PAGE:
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UBC Theses and Dissertations

On longing for loss : a theory of cinematic memory and an aesthetics of nostalgia Laks, Zoë Anne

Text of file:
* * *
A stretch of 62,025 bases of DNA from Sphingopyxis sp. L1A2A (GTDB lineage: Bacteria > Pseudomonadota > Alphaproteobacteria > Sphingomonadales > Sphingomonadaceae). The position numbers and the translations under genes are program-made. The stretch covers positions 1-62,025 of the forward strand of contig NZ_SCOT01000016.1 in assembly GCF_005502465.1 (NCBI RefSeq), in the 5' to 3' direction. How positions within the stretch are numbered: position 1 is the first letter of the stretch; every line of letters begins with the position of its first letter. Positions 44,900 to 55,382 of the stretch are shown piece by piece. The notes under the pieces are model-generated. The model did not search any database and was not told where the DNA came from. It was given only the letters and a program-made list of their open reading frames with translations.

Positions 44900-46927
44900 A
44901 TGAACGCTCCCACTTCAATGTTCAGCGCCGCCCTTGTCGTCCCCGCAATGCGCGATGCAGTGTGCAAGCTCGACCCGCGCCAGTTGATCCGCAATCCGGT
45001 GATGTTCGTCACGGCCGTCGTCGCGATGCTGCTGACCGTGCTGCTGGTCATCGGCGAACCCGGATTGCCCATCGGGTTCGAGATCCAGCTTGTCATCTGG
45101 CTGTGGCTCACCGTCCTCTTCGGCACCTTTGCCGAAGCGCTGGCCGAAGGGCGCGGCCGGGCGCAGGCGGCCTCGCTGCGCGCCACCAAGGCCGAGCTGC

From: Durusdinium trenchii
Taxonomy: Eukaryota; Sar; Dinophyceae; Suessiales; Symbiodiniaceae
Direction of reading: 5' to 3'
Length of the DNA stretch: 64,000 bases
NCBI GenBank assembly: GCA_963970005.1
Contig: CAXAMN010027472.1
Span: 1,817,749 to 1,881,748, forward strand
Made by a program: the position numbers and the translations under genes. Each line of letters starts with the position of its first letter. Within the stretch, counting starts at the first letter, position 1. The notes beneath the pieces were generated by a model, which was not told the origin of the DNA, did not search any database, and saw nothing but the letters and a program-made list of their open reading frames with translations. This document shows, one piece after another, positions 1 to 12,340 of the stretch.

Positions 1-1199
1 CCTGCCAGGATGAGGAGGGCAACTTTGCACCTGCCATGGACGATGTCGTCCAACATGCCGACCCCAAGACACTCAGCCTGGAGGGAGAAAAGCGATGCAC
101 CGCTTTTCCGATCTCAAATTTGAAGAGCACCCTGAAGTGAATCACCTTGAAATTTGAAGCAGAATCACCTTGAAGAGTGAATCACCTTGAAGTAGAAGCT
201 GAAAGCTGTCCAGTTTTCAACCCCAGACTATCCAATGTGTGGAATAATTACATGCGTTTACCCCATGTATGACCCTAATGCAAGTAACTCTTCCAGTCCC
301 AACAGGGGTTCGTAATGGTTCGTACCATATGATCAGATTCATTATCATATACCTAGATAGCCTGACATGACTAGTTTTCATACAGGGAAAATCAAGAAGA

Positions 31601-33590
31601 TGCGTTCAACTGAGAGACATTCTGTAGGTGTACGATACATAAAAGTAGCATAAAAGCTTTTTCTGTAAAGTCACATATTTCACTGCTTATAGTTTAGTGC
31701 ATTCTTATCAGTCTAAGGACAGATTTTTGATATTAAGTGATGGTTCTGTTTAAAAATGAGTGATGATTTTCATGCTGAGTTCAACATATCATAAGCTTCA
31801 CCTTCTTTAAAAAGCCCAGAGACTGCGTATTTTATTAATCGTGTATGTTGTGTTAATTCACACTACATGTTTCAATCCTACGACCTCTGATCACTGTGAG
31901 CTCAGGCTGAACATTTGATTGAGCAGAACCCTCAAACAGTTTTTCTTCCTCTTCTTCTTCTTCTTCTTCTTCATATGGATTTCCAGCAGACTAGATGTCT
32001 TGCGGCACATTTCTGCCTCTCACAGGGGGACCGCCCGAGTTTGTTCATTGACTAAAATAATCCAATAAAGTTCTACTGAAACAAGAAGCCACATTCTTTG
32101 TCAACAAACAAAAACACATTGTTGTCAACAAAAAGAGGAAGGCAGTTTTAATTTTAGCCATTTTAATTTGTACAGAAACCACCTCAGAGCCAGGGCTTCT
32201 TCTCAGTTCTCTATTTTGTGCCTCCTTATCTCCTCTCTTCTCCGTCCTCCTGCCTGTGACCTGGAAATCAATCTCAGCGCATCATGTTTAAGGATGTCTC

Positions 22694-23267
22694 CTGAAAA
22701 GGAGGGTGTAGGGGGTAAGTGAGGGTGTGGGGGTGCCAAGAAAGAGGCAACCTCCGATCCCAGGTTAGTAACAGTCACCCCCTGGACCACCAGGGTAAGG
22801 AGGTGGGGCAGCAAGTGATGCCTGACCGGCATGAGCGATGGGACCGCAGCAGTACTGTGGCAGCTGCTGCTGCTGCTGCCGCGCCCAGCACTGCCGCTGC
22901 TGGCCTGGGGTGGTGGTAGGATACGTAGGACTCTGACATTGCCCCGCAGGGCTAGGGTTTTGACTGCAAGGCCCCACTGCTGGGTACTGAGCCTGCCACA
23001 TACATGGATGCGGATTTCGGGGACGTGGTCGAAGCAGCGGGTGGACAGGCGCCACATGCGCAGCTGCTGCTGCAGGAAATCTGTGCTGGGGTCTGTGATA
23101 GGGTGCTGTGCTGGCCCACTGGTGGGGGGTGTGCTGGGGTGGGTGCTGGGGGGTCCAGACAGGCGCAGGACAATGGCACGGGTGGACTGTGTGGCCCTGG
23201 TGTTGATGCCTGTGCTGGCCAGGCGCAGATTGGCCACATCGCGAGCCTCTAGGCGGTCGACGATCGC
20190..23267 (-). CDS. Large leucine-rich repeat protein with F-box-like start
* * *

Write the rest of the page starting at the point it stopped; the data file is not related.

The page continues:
Nostalgia is everywhere in media today – be it films, television, ads, or social media. But what does it mean to say that a media text is nostalgic? Beyond simply presenting nostalgic narratives, media texts also express nostalgia through their form and style. So how does this nostalgia look and feel? This thesis explores the aesthetics of nostalgia in the context of film studies, positing that “pastness” becomes synonymous with fantasy when films and other nostalgic media rely on an artificial audiovisual style – most often a hazy and hyper-coloured image. By pairing stylistic analysis and film theory with a philosophy of nostalgia, this project argues that this aesthetic serves as both a theory of cinematic memory and a reflection of the experience of lived nostalgia, which is effectively always a longing for the inaccessible, the impossible, the lost – in other words, fantasy itself. Relying on theories by Edward Casey, James Hart, and Steven Galt Crowell, this study takes a phenomenological approach, describing nostalgia as the experience of a dialectic between proximity and distance to the past. This contradictory position between emotional proximity and distance points toward a radically critical nostalgia, an area that remains relatively underexplored in nostalgia studies. This thesis also takes its cue from key works by Christine Sprengler, Rebecca Comay, William Beard, Jane M. Gaines, and Bliss Cua Lim, discussing nostalgia via two case studies on films by Canadian director Guy Maddin. Chapter Two applies this theory of nostalgic aesthetics to Careful (1992), using a melodramatic framework to explore how nostalgia inheres in the form of the film itself. Chapter Three interrogates these ideas on a more abstract level, positing that the spectral imagery in Dracula: Pages from a Virgin’s Diary (2002) serves as another way of expressing nostalgia as a dialectic between past and present. Ultimately, this nostalgia locates nostalgic audiences not in a static and idealized relic of the past, but in the present moment, where time splinters into its heterogeneous parts and is rendered in subjective, emotional terms, so as to be experienced as the loss of a past so inaccessible that it never was.

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